A computer cluster consisting of 1,100 Apple Computer Power Mac G5 desktops connected together in a matter of weeks by Virginia Polytechnic Institute and State University is the third fastest computer in the world, according to the latest edition of Top 500.
By submitting your personal information, you agree that TechTarget and its partners may contact you regarding relevant content, products and special offers.
The cluster, which attracted considerable attention when it was announced earlier this year because of its use of off-the-shelf computers and networking technology, is the highest entry in the twice-yearly ranking that also includes a number of other machines based on clusters of standard computers running the Linux operating system.
The ranking relies on computer owners or makers submitting details of their machines and is based on the results of a standard benchmark called Linpack. Machines are ranked by the maximum number of floating operations per second (flops) achieved during the test.
Top two positions in the latest edition of the list are unchanged, with the NEC Earth Simulator of the Japan Marine Science and Technology Centre ranked number one at 35.9Tflops (gigaflops) and the Hewlett-Packard ASCI-Q machine at Los Alamos National Laboratory ranked number two at 13.9Tflops.
Virginia Polytechnic's Apple cluster gained third place with a 10.3Tflops ranking, and became only the third computer in the world to achieve a performance of more than 10Tflops, according to the list compilers.
Each node on the cluster is a Power Mac computer with dual 2.0GHz PowerPC 970 processors made by IBM, 4Gbytes of memory and 160Gbytes of storage. They are connected together using Infiniband interconnect technology and Gigabit Ethernet switches.
Over the past six months, an additional three machines based on clusters of smaller computers, all of which run the Linux operating system, have been deployed that are powerful enough to take positions in the top 10.
A cluster of Dell PowerEdge 1750 servers with a total of 2,500 Intel Xeon 3.06GHz processors and running Red Hat Linux ranked fourth.
The machine, which is at the National Center for Supercomputing Applications (NCSA) at the University of Illinois, achieved a maximum performance of 9.8Tflops.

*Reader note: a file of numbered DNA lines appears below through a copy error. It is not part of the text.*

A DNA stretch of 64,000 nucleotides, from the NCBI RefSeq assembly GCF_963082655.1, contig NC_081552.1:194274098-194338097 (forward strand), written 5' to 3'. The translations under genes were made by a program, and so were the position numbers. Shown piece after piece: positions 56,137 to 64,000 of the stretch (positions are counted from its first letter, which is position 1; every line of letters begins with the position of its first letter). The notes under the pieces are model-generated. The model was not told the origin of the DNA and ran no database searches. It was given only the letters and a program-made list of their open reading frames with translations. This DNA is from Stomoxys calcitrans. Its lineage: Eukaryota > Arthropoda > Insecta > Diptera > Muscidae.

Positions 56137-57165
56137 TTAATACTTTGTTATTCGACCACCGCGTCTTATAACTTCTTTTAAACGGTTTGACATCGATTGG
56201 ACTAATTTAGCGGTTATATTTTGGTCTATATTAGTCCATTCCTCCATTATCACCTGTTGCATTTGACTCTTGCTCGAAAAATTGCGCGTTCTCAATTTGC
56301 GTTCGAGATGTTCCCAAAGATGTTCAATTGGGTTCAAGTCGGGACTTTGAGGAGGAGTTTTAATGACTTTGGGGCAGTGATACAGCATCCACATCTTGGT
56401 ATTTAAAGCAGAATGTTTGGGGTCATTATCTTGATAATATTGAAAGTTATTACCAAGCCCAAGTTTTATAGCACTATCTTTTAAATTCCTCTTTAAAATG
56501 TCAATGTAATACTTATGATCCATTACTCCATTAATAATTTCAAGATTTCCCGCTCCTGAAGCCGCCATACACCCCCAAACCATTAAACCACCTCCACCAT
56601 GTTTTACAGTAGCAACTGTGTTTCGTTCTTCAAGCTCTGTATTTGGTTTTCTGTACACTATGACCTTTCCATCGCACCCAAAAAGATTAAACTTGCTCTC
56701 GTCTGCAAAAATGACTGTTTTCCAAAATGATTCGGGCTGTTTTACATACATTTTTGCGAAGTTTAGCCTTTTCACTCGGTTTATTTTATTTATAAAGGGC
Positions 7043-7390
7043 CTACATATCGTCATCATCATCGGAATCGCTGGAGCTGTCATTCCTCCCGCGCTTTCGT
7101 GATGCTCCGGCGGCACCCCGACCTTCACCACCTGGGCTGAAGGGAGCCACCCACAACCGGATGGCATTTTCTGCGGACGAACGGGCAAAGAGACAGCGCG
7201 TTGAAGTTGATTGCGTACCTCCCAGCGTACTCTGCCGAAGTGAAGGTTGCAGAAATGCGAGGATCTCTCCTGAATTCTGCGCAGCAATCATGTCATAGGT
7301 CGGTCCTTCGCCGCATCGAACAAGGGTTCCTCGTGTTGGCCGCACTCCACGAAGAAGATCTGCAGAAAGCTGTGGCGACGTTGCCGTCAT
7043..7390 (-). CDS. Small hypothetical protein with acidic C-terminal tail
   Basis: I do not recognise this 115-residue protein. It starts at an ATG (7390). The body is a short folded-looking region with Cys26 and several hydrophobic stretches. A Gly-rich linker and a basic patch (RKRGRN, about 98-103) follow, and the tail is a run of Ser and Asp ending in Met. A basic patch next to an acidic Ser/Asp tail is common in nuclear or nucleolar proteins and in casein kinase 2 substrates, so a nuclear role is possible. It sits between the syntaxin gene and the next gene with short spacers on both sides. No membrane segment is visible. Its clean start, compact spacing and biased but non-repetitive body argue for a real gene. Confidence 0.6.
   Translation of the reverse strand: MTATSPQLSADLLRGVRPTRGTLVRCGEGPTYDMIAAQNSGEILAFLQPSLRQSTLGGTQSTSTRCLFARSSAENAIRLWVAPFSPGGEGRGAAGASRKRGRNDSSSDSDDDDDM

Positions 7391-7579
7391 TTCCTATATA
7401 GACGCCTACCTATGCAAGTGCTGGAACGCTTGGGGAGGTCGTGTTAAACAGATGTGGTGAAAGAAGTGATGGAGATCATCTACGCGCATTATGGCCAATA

Pacific Northwest National Laboratory's MPP2 computer was the ranked fifth with a maximum performance of 8.6Tflops.
The computer consists of Hewlett-Packard Integrity RX2600 computers and includes a total of 1,936 of the 1.5GHz version of Intel's Itanium 2 chip and also runs a Red Hat version of Linux.
The final new entry into the top ten, at position six, is the Lightning cluster at Los Alamos National Laboratory (LANL). The computer is the fastest system in the ranking based on Advanced Micro Devices' Opteron processor and also the first machine to enter the top 10 based on the chip.
It includes 2,816 of the processors and achieved a maximum performance of 8.1Tflops. The computer was supplied by Linux Networx.
There are now 208 computer clusters in the Top 500, up from 149 in the previous study six months earlier.
The latest list also marks the emergence of China as a growing supercomputing power.
Deepcomp 6800, a machine based on 1,024 of Intel's Itanium 2 processors running at 1.3GHz, built by the country's Legend Group, has been ranked the 14th most powerful computer in the world at 4.1Tflops.
It also puts China, in terms of the maximum performance of a single machine, ahead of all other nations except the US and Japan. The computer is installed at the Chinese Academy of Science (CAS).
The previous most powerful computer in China, Deepcomp 1800, also installed at CAS, ranked 82 in the latest list and has achieved a maximum performance of 1.3Tflops.
Martyn Willams writes for IDG News Service